Among New York City supertalls expected to rise as part of the current development boom, 80 South Street has been the only major project of prominence to retain near-complete secrecy when it comes to architectural visualizations. Today, YIMBY has the exclusive reveal for the plan tentatively in the works for the site, for developer China Oceanwide Holdings, which would result in the tallest building by roof height in all of Lower Manhattan, likely approaching 1,500 feet above street level.
Exact details and specifications for the site, including its architect, have not been revealed. However, the company that created the renderings, ATCHAIN, has previously worked with major New York architects on visualizations, including Kohn Pedersen Fox, which YIMBY suspects is the firm behind these plans.
The renderings show two similar but slightly different design iterations for 80 South Street. Both feature a strikingly slender supertall that would add the most prominent punctuation mark yet to Lower Manhattan’s skyline, and while the parapet of the project would place its height substantially below that of One World Trade Center’s spire, the overall roof height looks to be about 1,500 feet above street level, which is a large notch above One WTC’s 1,368-foot rooftop.
Unfortunately, the outlook for 80 South Street has become increasingly bleak following a wave of busts affecting Chinese-backed developments in Manhattan, which occurred due to capital outflow restrictions enacted by the Communist Party of China. YIMBY recently featured a detailed analysis of 80 South Street’s history and its possible future, and while China Oceanwide’s plans have finally been revealed, the company’s financial problems mean that these renderings are unlikely to be realized unless the company that next acquires the assemblage is interested in keeping the current design configuration.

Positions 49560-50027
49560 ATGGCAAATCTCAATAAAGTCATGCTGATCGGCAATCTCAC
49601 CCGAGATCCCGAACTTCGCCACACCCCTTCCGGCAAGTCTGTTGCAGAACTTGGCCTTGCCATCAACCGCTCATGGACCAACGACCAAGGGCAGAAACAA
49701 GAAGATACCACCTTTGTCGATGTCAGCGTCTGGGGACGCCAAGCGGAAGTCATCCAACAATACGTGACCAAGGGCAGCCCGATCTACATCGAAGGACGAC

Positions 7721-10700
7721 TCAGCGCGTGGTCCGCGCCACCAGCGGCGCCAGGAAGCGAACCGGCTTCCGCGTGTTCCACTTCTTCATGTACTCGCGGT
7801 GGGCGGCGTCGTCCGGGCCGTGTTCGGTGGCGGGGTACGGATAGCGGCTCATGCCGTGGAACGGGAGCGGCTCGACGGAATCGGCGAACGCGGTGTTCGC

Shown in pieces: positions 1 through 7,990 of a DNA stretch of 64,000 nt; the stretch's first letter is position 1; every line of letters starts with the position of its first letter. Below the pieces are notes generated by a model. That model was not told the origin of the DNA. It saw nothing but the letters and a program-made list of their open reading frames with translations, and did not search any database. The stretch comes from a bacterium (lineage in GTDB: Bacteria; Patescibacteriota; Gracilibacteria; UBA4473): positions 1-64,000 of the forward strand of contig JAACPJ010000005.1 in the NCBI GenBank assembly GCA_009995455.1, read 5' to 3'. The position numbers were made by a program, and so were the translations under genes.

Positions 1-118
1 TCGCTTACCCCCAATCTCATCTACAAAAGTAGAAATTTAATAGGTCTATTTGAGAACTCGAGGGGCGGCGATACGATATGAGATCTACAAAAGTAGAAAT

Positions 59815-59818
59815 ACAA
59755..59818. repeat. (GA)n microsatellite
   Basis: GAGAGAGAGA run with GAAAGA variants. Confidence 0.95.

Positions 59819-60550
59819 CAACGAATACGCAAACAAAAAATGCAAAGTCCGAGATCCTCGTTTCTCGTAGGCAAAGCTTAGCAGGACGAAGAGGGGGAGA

The renderings further illustrate how 80 South Street will eventually completely obstruct the northern side of One Seaport, which has also been in the news recently thanks to allegations that the structure is leaning three inches to its north and that the tilt is increasing amidst construction delays that have been worsening since late 2018.
The total scope for 80 South Street is expected to encompass an eventual 1,067,350 square feet of development, with about half of that being residential. The remainder would be commercial, likely including a substantial hotel component. While the ULURP documents suggest a height of 1,436 feet, YIMBY’s estimate of 1,500 feet for the released renderings may in fact be too low if the floor count actually matches the approximately 120 stories visible in the images.
No completion date for the site has been announced, and with China Oceanwide apparently facing financial difficulties, it seems more likely than not that this site may again switch hands to a new developer. This would be nothing new for 80 South Street, which was first imagined as Santiago Calatrava’s foray into the New York residential market before YIMBY revealed an update courtesy of Morali Architecture, prior to the site’s sale to Howard Hughes, when a design by SHoP Architects was created but only ever barely-glimpsed before the acquisition by China Oceanwide.